Arthurian and Grail Poetry
By Elizabeth Stuart Phelps
Of Guinevere from Arthur separate,
And separate from Launcelot and the world,
And shielded in the convent with her sin,
As one draws fast a veil upon a face
That 's marred, but only holds the scar more close
Against the burning brain--I read to-day
This legend; and if other yet than I
Have read, or said, how know I? for the text
Was written in the story we have learned,
Between the ashen lines, invisible,
In hieroglyphs that blazed and leaped like light
Unto the eyes. A thousand times we read;
A thousand turn the page and understand,
And think we know the record of a life,
When lo! if we will open once again
The awful volume, hid, mysterious,
Intent, there lies the unseen alphabet--
Re-reads the tale from breath to death, and spells
A living language that we never knew.
This that I read was one short song of hers,
A fragment, I interpret, or a lost
Faint prelude to another--missing too.
She sang it (says the text) one summer night,
After the vespers, when the Abbess passed
And blessed her; when the nuns were gone, and when
She, kneeling in her drowsy cell, had said
Her prayers (poor soul!), her sorrowful prayers, in which
She had besought the Lord, for His dear sake,
And love and pity of His Only Son,
To wash her of her stain, and make her fit
On summer nights, behind the convent bars
And on stone floors, with bruisèd lips, to pray
Away all vision but repentance fromHer soul.
When, kneeling as she was, her limbs
Refused to bear her, and she fell afaint
From weariness and striving to become
A holy woman, all her splendid length
Upon the ground, and groveled there, aghast
That buried nature was not dead in her,
But lived, a rebel through her fair, fierce youth;
Aghast to find that claspèd hands would clench;
Aghast to feel that praying lips refused
Like saints to murmur on, but shrank
And quivered dumb. "Alas! I cannot pray!"
Cried Guinevere. "I cannot pray! I will
Not lie! God is an honest God, and I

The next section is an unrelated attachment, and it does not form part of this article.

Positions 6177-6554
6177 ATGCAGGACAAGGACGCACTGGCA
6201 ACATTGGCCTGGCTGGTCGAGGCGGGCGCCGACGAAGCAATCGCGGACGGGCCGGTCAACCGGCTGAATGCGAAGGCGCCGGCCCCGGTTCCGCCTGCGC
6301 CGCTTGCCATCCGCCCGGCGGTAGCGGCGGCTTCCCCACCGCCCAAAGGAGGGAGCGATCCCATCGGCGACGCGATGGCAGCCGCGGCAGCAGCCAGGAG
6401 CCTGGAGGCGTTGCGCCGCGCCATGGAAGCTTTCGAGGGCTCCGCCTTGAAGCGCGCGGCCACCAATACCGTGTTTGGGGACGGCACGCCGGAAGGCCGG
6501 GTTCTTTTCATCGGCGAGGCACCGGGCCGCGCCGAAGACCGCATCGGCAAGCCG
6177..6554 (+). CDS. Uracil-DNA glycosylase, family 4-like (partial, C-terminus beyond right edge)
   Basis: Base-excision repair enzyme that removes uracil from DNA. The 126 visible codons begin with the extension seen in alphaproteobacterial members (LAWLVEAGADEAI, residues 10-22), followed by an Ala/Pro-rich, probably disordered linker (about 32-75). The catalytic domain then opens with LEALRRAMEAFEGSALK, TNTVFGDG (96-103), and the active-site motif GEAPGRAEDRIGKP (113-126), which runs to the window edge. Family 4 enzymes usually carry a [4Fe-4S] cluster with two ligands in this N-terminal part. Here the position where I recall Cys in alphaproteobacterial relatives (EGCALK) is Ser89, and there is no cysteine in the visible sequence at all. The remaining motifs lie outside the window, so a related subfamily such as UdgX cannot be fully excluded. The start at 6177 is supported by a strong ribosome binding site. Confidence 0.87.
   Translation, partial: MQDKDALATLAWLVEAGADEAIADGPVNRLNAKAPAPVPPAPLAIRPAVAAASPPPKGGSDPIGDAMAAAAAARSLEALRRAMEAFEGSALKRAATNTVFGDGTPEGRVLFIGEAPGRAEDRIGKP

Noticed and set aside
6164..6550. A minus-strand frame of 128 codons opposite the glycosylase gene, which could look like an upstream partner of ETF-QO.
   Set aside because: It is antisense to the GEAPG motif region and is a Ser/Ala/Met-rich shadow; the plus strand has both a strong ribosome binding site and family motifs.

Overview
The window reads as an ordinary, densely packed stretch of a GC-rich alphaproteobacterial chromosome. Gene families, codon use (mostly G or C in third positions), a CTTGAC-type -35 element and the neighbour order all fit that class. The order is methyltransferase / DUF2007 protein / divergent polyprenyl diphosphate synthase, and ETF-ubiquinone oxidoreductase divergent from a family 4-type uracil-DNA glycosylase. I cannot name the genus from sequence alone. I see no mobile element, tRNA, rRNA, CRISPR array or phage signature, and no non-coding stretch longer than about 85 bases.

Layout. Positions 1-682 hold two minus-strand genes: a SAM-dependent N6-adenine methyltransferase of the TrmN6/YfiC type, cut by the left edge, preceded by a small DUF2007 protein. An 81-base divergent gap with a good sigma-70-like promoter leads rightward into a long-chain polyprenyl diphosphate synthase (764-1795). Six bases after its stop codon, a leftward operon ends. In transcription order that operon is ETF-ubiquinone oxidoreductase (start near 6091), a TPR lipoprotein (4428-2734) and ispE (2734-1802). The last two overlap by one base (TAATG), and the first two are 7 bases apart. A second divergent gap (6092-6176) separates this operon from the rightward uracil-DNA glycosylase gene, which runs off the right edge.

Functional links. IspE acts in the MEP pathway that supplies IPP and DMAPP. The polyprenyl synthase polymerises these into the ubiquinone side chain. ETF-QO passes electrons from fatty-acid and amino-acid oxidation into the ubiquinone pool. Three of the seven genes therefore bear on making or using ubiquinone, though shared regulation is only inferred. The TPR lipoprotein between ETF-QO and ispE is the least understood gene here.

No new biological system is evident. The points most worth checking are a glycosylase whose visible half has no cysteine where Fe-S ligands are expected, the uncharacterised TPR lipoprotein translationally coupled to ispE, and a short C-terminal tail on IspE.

Will be an honest sinner to his face.
Will it be wicked if I sing? Oh! let
Me sing a little, of I know not what;
Let me just sing, I know not why. For lips
Grow stiff with praying all the night.
Let me believe that I am happy, too.
A blessèd blessèd woman, who is fit
To sing because she did not sin; or else
That God forgot it for a little while
And does not mind me very much.
Dear Lord,"(Said Guinevere), "wilt thou not listen while
I sing, as well as while I pray? I shall
Feel safer so. For I have naught to say
God should not hear. The song comes as the prayer
Doth come. Thou listenest. I sing." . . .
Purple the night, and high were the skies, and higher
The eyes that leaned like the stars of my soul, to me.
Whom loveth the Queen? Him who hath right to crown her.
Who but the King is he?
Sultry the day, and gold was the hair, and golden
The mist that blinded my soul away from me.
Dethroned for a dream, for a gleam, for a glance, for a color,
How could the crownèd be?
Life goeth by like a deed, nor returneth forever.
Death cometh on, fleet-footed as pity should be.
Hush! When she waketh at last and looketh about her,
Whom will a woman see?
Thus in her cell,
Deep in the summer night, sang Guinevere--
A little, broken, blind, sweet melody--
And then she kneeled upon the convent floor,
And, peaceful, finished all her prayer and slept;
For she had naught to say God might not hear.